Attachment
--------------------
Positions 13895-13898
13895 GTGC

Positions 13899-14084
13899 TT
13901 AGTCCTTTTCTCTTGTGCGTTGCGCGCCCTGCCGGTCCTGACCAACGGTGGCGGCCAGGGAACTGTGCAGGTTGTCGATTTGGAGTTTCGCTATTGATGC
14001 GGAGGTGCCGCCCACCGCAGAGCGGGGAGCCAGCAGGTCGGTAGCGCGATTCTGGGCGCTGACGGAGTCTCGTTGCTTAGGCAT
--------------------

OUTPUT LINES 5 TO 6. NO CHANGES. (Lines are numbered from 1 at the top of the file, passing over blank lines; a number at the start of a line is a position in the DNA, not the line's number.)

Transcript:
13901 AGTCCTTTTCTCTTGTGCGTTGCGCGCCCTGCCGGTCCTGACCAACGGTGGCGGCCAGGGAACTGTGCAGGTTGTCGATTTGGAGTTTCGCTATTGATGC
14001 GGAGGTGCCGCCCACCGCAGAGCGGGGAGCCAGCAGGTCGGTAGCGCGATTCTGGGCGCTGACGGAGTCTCGTTGCTTAGGCAT